Over the last few days, Claude Arpi, an Indo-China and Indo-Tibet research scholar, has been studying these recently declassified files at the National Archives of India. He says he has so far examined files up to the 1950s. "There are so many new things,” he says. “So far all the books written on Tibet have been from the accounts of foreign officials or China. This will be the first time that an Indian version has been officially put into the public domain.”

He gives an example of a recently declassified document by the Indian Trade Agent in Yatung (Tibet). The document describes how the Chinese authorities would harass the local Tibetans there in the late 1950s. According to the Indian Trade Agent, the Chinese told the locals that they "should offer scarves to the photograph of Mao Tse-tung which will be displayed in the bazaar. It is no use to worship images in the monasteries which are of no use. Some images from the local monastery were thrown into the latrine or trampled down under their feet in the presence of the gathering." They were also ordered that "from now onwards, nobody should utter any Hindi word and they should not speak of [to the] India Office [Trade Agency] in any matter. They should address Indian merchants here as 'dogs'.”

Another document that caught Arpi’s attention was a demi official letter from PN Kaul, the Consul General in Lhasa between 1959-1961. The letter is addressed to his successor Arvind Deo and describes the life in general for an Indian official in Lhasa. 

“As a researcher I feel that these recently released documents will be of immense value to my work,” says Avinash Godbole, an Indo-China expert at the Institute for Defence Studies and Analyses in Delhi. “I am particularly interested in communications between two countries. Till now I had to rely on open source information but now these declassified files will help me verify the actual information and get wholesome truth.”

Professor Chintamani Mahapatra of JNU’s School of International Studies adds, “Declassified documents are the only way to know [our] real history. These are priceless source of information especially for international relations students because it is only after studying these documents that we can understand what was the thought process at that time behind a certain decision or a certain policy.”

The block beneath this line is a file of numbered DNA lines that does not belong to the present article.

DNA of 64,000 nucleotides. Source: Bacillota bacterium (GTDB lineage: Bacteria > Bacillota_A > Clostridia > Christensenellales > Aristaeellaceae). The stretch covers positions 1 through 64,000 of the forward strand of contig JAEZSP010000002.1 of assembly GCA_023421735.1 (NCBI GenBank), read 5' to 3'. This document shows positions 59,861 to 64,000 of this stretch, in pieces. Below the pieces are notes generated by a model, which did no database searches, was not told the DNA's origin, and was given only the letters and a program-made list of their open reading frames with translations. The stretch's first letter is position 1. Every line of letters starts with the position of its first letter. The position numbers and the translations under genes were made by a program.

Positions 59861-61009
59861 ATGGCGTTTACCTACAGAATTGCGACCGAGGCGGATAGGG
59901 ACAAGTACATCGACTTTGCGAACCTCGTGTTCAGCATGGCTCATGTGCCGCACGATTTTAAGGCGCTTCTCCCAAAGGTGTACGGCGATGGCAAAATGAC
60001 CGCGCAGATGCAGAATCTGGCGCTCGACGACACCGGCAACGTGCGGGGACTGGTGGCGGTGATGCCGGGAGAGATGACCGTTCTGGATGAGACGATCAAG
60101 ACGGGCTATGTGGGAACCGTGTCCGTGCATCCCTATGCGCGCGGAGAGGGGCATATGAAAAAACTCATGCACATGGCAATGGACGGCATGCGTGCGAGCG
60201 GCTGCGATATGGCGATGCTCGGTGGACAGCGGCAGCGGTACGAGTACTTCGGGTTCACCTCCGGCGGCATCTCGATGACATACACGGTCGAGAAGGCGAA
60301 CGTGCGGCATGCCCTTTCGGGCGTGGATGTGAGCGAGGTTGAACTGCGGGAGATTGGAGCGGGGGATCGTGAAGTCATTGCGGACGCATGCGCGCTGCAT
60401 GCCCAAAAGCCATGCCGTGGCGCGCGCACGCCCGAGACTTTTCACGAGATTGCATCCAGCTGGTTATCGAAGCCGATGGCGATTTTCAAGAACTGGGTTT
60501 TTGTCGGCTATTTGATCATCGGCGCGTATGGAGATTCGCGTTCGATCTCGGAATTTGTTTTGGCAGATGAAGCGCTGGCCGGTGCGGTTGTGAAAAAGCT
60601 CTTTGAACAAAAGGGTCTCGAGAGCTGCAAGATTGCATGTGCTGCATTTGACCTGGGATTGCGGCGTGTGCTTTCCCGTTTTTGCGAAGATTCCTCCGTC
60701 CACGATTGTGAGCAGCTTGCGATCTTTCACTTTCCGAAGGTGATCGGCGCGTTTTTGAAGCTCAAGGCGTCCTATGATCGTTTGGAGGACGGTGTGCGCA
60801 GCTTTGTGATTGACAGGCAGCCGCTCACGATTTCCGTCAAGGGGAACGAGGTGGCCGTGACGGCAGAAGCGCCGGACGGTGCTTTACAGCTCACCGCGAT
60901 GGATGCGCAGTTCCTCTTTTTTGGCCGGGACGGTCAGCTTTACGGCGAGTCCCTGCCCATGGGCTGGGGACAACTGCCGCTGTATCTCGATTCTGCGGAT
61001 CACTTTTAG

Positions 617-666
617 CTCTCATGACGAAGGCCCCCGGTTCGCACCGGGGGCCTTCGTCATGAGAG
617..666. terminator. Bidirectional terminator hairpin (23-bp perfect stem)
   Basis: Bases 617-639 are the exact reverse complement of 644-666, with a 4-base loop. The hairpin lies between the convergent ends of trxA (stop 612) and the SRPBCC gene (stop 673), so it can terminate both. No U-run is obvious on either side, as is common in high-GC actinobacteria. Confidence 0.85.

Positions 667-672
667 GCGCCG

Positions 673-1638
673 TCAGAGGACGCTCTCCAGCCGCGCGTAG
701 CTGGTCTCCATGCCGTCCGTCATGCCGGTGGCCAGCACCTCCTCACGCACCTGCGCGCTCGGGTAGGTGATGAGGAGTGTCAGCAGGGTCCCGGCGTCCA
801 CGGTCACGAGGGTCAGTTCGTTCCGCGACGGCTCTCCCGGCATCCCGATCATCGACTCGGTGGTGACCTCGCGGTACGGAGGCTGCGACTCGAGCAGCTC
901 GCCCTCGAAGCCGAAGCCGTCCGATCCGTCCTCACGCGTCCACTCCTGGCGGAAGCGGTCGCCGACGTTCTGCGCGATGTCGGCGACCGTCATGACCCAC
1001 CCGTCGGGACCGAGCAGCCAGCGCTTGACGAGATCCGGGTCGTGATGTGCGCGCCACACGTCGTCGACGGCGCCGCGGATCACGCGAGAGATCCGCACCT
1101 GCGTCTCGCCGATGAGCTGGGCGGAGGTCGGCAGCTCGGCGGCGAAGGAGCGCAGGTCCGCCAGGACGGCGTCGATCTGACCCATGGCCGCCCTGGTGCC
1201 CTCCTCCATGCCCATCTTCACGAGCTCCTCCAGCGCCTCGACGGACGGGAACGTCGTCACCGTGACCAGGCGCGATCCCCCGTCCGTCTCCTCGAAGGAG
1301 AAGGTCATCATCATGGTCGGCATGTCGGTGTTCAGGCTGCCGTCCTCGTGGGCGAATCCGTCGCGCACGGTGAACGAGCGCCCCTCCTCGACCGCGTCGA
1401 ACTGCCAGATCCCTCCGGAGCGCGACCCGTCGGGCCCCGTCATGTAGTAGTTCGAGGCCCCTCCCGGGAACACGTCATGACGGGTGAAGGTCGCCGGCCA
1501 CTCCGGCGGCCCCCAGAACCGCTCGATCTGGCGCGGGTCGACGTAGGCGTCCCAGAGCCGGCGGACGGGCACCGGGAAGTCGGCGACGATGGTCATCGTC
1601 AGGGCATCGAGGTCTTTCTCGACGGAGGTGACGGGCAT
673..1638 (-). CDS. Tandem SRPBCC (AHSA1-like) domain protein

The biggest casualty of this continued tension between classification and declassification is our public record and, subsequently, the quality of our public discourse. In more than one case, the information about a crucial event in India’s history has come from a declassified piece of paper – by a foreign government or national. Till now, most of the research of scholars like Arpi was either based on spoken accounts or declassified documents from foreign countries. This is set to change now.

For example, veteran journalist Kuldip Nayyar has long been making the case to declassify the1962 Indo-china war’s Henderson Brooks Report, but his 2005 RTI application stands rejected. However, thanks to another veteran journalist – an Australian called Neville Maxwell – at least parts of this ‘Top Secret’ report are now in the public domain. After having kept the classified documents for nearly 50 years, Maxwell lost faith that the Indian government would eventually release them after a ‘decent’ interval and decided to release the report partially on his blog.

Similarly, former US president Richard Nixon and his national security advisor Henry Kissinger’s hatred for Indira Gandhi and the US’s plan to attack the Indian Army during the 1971 war came to light only after the US declassified documents pertaining to that time.

Earlier this year, the United Kingdom government declassified documents related to its role in Operation Blue Star. Among those made public was a February 1984 letter from the Principal Private Secretary of Prime Minister Indira Gandhi to the Foreign and Commonwealth office, mentioning their plans for removing Sikh dissidents from the Golden Temple.

Meanwhile, there are also some efforts to not just rely on the government’s largesse and preserve a part of this shared history beyond the incumbency of classification and declassification.

In 2010, former ambassador Ishrat Aziz initiated an Oral History Project at the Indian Council for World Affairs, where a former ambassador conducts a radio interview with another retired diplomat. “The whole idea is to preserve history to understand how certain policy decisions were taken – why were they taken, what were the mistakes and so on. How else will the new set of policy makers understand a whole picture?” says Aziz. He says he is yet to record his own oral history.

Toral Varia Deshpande is a freelance journalist based in New Delhi. Follow her on Twitter@toralvaria.

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DATED: Tuesday, 22 July 2014 16:50